conspicuous by phoenix.writing

11 Apr

“Hey, Angel, question for you.”  Jo attempted to sound casual and thought that she nearly managed to pull it off.  Since Angel was reading the most recent edition of Watercolor Artist, she wasn’t paying that much attention to Jo anyway.

“What’s up?”  She didn’t even look up from her magazine.

“If a guy starts taking a while to return your calls, ducks out on your dates early, or calls to cancel with really flimsy excuses, those’re all indications that he wants out, right?”

“Yup.”  She didn’t even think about it.

Jo suppressed a sigh.  “Yeah, that’s what I thought.”

The magazine shut with a slither of pages, and Jo found herself suddenly pinned with piercing stare.

“Hold on, are you talking about Chris?”

Jo considered dissembling, but Angel just wasn’t that stupid.  She offered a short nod.

“Then you guys are right about all that sci-fi stuff.”

Jo blinked at the non-sequitur.

Angel’s expression had hardened.  “Because he has been kidnapped by aliens and replaced with a crappy copy.  There’s no way that Chris wants out.  He’s totally crazy about you.”

“Not anymore, apparently.”

“This bears further investigation.”

“But you just agreed—”

Angel waved this aside.  “Totally different when it’s Chris.  You’ll have to explain it all to me.”

For a moment, it looked as though she was going to demand that Jo lay it all out in the middle of their shift, but then she added, “Come over after work.”

“We’re going to a movie.” Jo sighed again, just a little.  “I’ll call when he cancels.”

<><>

They actually made it halfway through the movie before he took the call that had him apologizing, muttering about an emergency, and leaving.  He'd insisted that she stay to watch the rest of it, but after not taking a single word in for about five minutes, Jo headed to Angelica's and found herself explaining how five really awesome months had led to the last three weeks of what could only be described as ridiculousness, like moments out of a bad film.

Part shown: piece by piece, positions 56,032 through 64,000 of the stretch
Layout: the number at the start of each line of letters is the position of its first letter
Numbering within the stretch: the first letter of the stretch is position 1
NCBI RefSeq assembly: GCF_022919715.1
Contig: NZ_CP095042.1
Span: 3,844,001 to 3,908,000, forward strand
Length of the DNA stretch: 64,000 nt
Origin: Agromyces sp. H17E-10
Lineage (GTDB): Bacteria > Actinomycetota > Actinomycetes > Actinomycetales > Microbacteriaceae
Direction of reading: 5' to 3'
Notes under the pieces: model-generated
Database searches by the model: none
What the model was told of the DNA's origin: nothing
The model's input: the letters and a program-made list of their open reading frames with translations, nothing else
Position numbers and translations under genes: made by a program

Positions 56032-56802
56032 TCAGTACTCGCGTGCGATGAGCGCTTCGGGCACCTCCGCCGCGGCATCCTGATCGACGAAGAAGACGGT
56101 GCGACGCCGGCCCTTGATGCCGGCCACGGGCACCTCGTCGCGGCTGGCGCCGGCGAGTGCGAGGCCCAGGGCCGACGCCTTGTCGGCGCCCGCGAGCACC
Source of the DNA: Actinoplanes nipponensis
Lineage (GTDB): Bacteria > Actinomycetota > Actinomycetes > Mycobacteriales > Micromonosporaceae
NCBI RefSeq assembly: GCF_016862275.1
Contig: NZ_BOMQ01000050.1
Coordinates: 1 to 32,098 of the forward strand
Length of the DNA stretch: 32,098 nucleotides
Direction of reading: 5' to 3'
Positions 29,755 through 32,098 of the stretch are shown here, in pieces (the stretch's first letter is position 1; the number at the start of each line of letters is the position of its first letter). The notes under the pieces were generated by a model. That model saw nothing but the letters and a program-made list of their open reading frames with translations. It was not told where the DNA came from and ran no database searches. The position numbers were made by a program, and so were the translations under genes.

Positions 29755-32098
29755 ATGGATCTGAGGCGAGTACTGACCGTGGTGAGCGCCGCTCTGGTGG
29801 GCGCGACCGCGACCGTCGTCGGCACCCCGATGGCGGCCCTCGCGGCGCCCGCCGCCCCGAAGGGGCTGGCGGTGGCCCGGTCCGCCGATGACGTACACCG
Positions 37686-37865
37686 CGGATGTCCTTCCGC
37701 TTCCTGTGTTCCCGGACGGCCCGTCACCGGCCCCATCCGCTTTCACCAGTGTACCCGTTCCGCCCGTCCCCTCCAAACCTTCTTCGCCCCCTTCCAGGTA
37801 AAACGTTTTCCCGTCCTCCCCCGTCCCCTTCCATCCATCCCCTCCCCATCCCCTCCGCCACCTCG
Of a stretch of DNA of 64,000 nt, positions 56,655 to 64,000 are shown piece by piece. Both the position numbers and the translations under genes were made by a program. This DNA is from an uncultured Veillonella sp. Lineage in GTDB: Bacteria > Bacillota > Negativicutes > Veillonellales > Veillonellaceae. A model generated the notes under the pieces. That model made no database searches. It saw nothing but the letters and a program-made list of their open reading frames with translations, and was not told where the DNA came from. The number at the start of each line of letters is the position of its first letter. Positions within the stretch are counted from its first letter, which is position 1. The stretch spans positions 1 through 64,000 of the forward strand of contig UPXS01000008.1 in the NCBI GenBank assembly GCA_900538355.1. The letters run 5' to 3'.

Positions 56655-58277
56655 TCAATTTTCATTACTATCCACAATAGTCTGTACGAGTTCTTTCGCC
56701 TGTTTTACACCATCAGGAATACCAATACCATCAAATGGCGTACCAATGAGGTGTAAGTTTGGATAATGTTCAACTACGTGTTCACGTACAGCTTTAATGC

But she'd been really happy, and now she was kind of miserable, and it was hard to keep everything in the proper perspective.

Angel considered it all with a much more serious expression on her face than Jo was used to seeing.

"Have you checked his apartment for needles?"

"Angel!" Jo exclaimed, but she couldn't help but laugh a little, and Angel smiled at her.

"Sorry, but it seems pretty clear that something mind-altering is involved.  Maybe he has a thing about six-month anniversaries?"

"Maybe he's just not interested anymore."

"Secret agent who's been pulled in for an important mission?"

"Or bored," Jo pointed out, trying to cling to reality.

"It just makes no sense," Angel declared definitively.  "There's something weird going on."

"But he says everything's fine."

"Yet another indication that something weird is going on."  Angelica sounded triumphant.  "Don't worry, I'll get to the bottom of it."

"No," Jo protested immediately.  "No, you're not to do anything, Angel."  The other woman opened her mouth, and Jo continued, "It's my relationship.  I'll get it sorted myself."

She still looked rather mutinous, so Jo added, "Please."

Angelica let out a huff of breath, but nodded, finally, and Jo dropped the matter with relief.

<><><>

She actually believed that Angel had let it go right up to the point a week later where the woman passed her a folded slip of paper.  Opening it, she found an address written on it.